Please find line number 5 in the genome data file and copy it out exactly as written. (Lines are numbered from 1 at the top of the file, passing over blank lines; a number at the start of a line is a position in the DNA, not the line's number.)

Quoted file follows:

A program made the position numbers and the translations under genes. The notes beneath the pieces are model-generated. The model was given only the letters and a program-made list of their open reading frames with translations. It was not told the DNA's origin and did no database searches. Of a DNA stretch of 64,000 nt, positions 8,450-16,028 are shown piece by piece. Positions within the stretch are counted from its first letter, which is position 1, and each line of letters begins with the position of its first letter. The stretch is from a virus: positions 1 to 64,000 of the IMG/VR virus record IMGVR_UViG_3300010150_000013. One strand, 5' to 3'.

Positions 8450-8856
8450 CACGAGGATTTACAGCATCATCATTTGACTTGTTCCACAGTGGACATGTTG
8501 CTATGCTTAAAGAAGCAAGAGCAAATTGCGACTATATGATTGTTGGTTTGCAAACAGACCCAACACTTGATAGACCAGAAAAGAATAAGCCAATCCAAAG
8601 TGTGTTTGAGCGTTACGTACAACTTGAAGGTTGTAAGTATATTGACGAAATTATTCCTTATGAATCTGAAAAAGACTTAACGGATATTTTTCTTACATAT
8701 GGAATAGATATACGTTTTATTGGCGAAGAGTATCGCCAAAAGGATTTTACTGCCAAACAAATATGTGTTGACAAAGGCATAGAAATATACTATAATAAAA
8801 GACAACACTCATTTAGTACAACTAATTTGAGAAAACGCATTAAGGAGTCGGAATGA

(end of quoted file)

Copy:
8601 TGTGTTTGAGCGTTACGTACAACTTGAAGGTTGTAAGTATATTGACGAAATTATTCCTTATGAATCTGAAAAAGACTTAACGGATATTTTTCTTACATAT